Chemokine Markers Predict Biochemical Recurrence of Prostate Cancer following Prostatectomy

Department of Urologic Surgery, Vanderbilt-Ingram Cancer Center, Vanderbilt University, Nashville, Tennessee 37232, USA.
Clinical Cancer Research (Impact Factor: 8.72). 01/2009; 14(23):7790-7. DOI: 10.1158/1078-0432.CCR-08-1716
Source: PubMed


Stratifying patients who have a high risk of prostate cancer recurrence following prostatectomy can potentiate the use of adjuvant therapy at an early stage. Inflammation has emerged as a mediator of prostate cancer metastatic progression. We hypothesized that chemokines can be biomarkers for distinguishing patients with high risk for biochemical recurrence of prostate cancer.
In a nested case-control study, 82 subjects developed biochemical recurrence within 5 years of prostatectomy. Prostate tissues from 98 age-matched subjects who were recurrence-free following prostatectomy in the same period were the controls. A high-throughput lectin-based enrichment of prostate tissue enabled multiplex ELISA to identify the expression of three chemokines to discriminate the two patient populations.
The expression of CX3CL1 and IL-15 in prostate tissue was associated with 5-year biochemical recurrence-free survival following prostatectomy. However, the expression of chemokine ligand 4 (CCL4) was associated with biochemical recurrence. Multivariable logistic regression model combining preoperative prostate-specific antigen, Gleason score, surgical margin, and seminal vesicle status with the three chemokines doubled the specificity of prediction at 90% sensitivity compared with use of the clinicopathologic variables alone (P < 0.0001). Survival analysis yielded a nomogram that supported the use of CX3CL1, IL-15, and CCL4 in predicting 1-, 3-, and 5-year recurrence-free survival after prostatectomy.
Each of the three chemokines can serve as independent predictors of biochemical recurrence. However, the combination of chemokine biomarkers plus clinicopathologic variables discriminated prostatectomy subjects for the probability of biochemical recurrence significantly better than clinicopathologic variables alone.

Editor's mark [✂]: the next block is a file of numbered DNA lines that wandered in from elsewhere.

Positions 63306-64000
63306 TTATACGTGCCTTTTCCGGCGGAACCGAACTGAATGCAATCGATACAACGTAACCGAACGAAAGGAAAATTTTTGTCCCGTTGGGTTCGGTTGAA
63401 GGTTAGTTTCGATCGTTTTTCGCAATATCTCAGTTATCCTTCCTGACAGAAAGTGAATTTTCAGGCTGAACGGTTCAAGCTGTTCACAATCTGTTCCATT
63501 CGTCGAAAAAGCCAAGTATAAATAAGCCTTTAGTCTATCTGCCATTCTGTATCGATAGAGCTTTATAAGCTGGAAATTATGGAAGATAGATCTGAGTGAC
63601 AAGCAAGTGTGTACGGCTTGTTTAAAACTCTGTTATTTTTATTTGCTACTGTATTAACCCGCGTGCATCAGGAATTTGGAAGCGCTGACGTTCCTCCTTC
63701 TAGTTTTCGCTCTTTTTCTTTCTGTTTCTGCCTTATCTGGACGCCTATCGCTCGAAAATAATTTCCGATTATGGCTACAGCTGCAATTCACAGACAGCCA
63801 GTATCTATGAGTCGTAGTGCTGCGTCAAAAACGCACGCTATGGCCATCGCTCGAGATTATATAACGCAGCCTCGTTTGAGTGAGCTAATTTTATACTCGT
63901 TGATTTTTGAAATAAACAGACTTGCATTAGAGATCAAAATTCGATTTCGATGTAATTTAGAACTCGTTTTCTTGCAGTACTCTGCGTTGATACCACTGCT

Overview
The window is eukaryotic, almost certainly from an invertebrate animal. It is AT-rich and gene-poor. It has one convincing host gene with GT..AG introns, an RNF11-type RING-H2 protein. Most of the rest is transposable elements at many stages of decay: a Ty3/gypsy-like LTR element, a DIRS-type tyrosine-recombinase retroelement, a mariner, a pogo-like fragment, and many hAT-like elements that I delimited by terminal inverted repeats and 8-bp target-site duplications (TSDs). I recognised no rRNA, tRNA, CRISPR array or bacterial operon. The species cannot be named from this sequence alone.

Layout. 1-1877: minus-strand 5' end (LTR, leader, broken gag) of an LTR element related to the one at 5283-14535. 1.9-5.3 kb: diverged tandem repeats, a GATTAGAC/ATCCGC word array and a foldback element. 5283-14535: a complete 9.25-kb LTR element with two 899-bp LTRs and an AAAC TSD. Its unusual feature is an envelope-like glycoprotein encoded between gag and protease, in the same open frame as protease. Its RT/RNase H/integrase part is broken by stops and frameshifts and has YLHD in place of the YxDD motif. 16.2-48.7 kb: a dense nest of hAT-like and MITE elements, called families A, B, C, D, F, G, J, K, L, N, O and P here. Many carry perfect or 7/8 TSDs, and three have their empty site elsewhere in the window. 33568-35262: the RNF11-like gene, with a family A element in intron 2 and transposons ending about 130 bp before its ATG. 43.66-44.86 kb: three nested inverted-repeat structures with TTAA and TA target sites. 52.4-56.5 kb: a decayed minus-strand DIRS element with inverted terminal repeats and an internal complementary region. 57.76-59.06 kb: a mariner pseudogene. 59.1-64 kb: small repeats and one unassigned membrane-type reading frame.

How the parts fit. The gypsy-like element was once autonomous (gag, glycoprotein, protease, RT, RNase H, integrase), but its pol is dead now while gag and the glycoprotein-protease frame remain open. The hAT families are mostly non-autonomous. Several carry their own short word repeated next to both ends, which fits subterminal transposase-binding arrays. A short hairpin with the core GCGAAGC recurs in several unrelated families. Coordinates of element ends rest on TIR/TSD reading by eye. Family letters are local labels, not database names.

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Available from: David Blum, Feb 13, 2014
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    • "Various approaches in improving the role of PSA in early prostate cancer detection have been tested, but their benefit to overall survival is yet to be proven [2], [3]. Ultimately, there is a subgroup of men without conventional negative factors harboring high risk, aggressive disease and are even at elevated risk of early recurrence after attempted definitive local therapy [4], [5], [6]. The ongoing challenge facing clinicians is how to identify this cohort of men at high risk, from the larger cohort of men who are likely harboring more indolent disease [7]. "
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    • "iological , pathological , and mo - lecular evidence have supported the idea that chronic inflammation is causally linked to prostate carcinogenesis ( Haverkamp et al . 2008 ; Klein and Silverman 2008 ; Bardia et al . 2009 ) . For example , expression of certain chemokines is a predictor of biochemical disease recurrence in human prostate cancer ( Blum et al . 2008 ) . Moreover , administration of the potent heterocyclic amine PhIP ( 2 - amino - 1 - methyl - 6 - phenyl - imidazo [ 4 , 5 - b ] pyridine ) , results in chronic inflam - mation and promotes prostatic hyperplasia and PIN in rodents ( Borowsky et al . 2006 ; Elkahwaji et al . 2007 ; Nakai et al . 2007 ; Elkahwaji et al . 2009 ; Khalili e"
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    Preview · Article · Sep 2010 · Genes & development
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    • "The β subunit gene, CCL4, was also differentially expressed in G4. CCL4 was recently reported to be associated with prostate cancer recurrence by Blum et al. [43]. "
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